Reverse the chain of command to put customers first
By Jack Cumming
Steve Moran likes to inspire new ideas by unconventional thinking. It’s provocative and stimulating. He makes us ponder. A few weeks back he wrote an article “thinking that if a group of residents got together to build something, which would include figuring out financing and how to run it, the result could be pretty amazing, though I am sure not perfect. They would figure out the location, the size, the design, and how the program would work” (read the article HERE). He challenged me, by name, as a resident, to try. So, here goes.
I know of no other industry that employs a cadre of people as committed to those they serve as does senior living. It can be perplexing to discover that the industry attracts only a minuscule percentage of its market potential. Unraveling that reality calls for bold thinking. As a start, my core belief is that the most successful enterprises serve the customer first before enterprise aggrandizement.
It’s Easy to Rationalize
Most in senior living think they do just that. Still, when it comes to finances, people often put the enterprise first. That bias can be subtle, so let’s take an example. Residents consider entry fees, whether they are refundable or standard, to be advance payment for lifetime services. An industry practice that sets this commonsense perception on its head is a belief that entry fees simply initiate a monthly contract with an option to renew. After all, despite the forfeiture involved, a CCRC resident can move out. In short, there is a view that holds that an entry fee contract can’t be long-term since CCRC living is not life imprisonment without parole.
Prospects considering selling their homes to pay entry fees might hesitate if they thought that their provider only considered that payment as consideration for a monthly renewable contract, subject to refund provisions. And yet that’s a common provider view. Residents reasonably expect that entry fees will be reserved until services, including such deferred contingences as memory care, assisted living, and skilled care, come due. At a minimum, a resident might expect that an entry fee prepays monthly costs much like an insured life annuity. Many senior living enterprises, though, view their obligations as month-to-month and not lifelong. For most residents, entry fees are not charitable donations; they’re not an investment in the equity capital needs of the corporation; they’re consideration for a lifelong contract.
Attracting Younger Residents
This brings us to the assignment Steve has suggested. Steve’s list included: financing, location, size, design, and operations, i.e. how the program would work, and how to run the community. Rethinking the first and last of these – financing and operations – has the potential to attract younger, more vital residents. The rest are largely matters of business judgment. We can reserve those for a later article.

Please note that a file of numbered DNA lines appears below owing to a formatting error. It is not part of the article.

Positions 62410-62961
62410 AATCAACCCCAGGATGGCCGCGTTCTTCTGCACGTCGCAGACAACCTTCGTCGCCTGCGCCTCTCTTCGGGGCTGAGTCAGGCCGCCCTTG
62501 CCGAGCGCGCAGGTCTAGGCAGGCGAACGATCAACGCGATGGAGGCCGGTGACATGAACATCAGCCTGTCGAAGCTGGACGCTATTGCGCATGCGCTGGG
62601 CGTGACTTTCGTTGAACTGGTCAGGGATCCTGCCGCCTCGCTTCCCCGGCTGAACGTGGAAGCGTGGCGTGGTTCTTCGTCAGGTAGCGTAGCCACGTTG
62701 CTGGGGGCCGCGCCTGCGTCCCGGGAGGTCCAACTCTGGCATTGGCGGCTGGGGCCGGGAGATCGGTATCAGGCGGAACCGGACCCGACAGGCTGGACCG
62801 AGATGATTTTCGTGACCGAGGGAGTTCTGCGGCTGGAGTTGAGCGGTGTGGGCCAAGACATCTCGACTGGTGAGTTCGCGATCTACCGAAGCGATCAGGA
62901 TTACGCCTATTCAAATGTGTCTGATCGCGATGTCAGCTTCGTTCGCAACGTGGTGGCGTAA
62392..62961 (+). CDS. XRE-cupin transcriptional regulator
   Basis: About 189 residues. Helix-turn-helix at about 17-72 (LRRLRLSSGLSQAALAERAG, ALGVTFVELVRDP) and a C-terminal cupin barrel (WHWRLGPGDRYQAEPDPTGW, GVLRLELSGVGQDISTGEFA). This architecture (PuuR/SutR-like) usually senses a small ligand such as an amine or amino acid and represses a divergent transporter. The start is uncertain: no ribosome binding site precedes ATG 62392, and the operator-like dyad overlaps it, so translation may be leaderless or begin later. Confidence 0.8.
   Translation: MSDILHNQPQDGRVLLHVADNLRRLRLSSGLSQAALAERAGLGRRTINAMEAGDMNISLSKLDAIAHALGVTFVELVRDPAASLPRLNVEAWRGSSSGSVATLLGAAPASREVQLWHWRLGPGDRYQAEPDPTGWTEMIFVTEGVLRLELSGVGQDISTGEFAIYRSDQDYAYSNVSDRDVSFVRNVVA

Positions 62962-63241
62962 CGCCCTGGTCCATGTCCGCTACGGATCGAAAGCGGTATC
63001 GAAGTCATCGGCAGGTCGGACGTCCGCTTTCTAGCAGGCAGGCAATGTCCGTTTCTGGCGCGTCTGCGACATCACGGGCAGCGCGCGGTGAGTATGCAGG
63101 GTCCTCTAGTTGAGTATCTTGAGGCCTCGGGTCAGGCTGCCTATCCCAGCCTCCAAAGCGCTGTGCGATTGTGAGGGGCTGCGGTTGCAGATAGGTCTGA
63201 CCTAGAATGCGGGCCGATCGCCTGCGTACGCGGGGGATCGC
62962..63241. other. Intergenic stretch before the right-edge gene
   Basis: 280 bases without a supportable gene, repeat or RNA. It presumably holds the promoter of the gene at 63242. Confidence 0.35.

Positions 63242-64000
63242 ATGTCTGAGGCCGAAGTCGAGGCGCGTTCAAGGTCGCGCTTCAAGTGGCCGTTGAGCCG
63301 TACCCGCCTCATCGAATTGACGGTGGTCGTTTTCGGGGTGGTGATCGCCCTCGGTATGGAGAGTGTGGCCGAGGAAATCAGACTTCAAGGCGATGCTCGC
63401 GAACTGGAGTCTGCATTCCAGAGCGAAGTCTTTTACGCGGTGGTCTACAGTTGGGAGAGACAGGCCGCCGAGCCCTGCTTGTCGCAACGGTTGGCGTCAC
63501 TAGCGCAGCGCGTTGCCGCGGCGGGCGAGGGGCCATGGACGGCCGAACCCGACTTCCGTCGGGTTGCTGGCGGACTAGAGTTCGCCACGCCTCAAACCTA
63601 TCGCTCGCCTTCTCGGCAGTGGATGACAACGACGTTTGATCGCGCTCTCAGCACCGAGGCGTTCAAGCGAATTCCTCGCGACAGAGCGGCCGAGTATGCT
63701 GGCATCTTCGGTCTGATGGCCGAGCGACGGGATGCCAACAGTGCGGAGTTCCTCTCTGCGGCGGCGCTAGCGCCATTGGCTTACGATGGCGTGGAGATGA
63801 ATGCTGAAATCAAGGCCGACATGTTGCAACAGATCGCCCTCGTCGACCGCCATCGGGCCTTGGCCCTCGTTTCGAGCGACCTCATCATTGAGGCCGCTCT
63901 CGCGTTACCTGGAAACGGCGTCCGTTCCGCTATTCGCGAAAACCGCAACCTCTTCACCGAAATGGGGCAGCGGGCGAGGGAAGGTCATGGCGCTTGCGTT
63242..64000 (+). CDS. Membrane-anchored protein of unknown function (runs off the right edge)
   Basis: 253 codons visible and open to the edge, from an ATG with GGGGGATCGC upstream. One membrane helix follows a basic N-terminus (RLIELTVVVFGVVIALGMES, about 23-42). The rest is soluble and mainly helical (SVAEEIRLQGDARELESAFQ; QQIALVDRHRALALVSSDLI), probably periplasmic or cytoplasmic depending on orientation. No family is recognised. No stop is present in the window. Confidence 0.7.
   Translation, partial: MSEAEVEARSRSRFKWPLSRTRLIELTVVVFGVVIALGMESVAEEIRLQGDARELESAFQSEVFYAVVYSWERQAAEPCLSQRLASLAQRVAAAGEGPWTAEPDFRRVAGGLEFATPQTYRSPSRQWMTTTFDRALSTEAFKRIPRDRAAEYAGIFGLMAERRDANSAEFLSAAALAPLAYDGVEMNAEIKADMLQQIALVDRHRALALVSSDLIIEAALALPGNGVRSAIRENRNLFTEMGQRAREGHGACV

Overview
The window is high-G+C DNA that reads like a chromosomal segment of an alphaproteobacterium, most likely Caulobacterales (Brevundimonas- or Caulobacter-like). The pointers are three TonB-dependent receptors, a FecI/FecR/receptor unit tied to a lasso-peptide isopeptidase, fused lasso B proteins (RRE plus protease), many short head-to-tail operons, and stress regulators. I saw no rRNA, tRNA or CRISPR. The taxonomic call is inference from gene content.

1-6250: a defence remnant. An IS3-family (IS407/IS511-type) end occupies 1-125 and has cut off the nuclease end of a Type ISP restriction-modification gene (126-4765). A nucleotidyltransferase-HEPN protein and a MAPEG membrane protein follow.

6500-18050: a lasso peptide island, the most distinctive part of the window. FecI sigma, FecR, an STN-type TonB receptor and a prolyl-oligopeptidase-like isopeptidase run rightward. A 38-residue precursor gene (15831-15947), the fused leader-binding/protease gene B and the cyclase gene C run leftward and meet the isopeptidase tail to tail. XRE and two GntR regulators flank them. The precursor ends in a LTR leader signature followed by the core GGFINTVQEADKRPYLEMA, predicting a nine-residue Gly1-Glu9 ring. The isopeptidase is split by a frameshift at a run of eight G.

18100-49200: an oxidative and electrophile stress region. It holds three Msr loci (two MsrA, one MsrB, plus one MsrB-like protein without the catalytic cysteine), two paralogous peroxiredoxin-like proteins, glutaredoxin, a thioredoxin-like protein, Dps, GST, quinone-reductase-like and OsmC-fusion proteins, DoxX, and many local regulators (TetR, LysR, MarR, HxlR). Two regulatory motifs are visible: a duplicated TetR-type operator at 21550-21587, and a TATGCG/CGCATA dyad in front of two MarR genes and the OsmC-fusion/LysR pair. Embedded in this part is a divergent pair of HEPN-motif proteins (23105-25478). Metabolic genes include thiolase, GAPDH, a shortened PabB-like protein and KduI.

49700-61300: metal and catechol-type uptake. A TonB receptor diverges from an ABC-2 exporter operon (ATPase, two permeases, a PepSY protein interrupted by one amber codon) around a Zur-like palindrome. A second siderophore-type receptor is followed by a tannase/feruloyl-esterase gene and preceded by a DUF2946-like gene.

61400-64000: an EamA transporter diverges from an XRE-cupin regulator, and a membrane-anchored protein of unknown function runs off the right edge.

Unless senior living gains full credibility for trust and service, it will increasingly be limited to those who have no better choice. Younger people, weighing lifestyle alternatives, are rightly skeptical of entry fee payments, for which one has to sell one’s home, but which give no equity. No one wants to be a second-class citizen, a tenant, in a home they have financed. It’s no surprise that Active Adult 55+ communities are thriving while the average age at move-in for senior housing is greater than it has ever been. The younger oldsters, now moving to 55+ communities, are a lost market opportunity for more comprehensive senior living providers.
Here’s a resident equity model that can have market appeal. Give residents a cooperative ownership stake in the whole with a lifetime proprietary lease for a residential unit. The shares can be priced by the cooperative. If market conditions warrant, debt can be assumed, and cooperative owners are able to treat their share of the corporate debt the same as other home mortgage debt (IRC 216).
As a practical matter, the sponsor initially owns all shares with cooperative governance taking effect once, say, 35% of the residential units have been spoken for. The sponsor can continue to control the board until residents own 50%+. In the case of conversions, it’s customary for the sponsor, during the interim, to educate resident directors in their responsibilities for the cooperative housing corporation. Condominiums are less appropriate than cooperatives for senior living due to entanglements at death.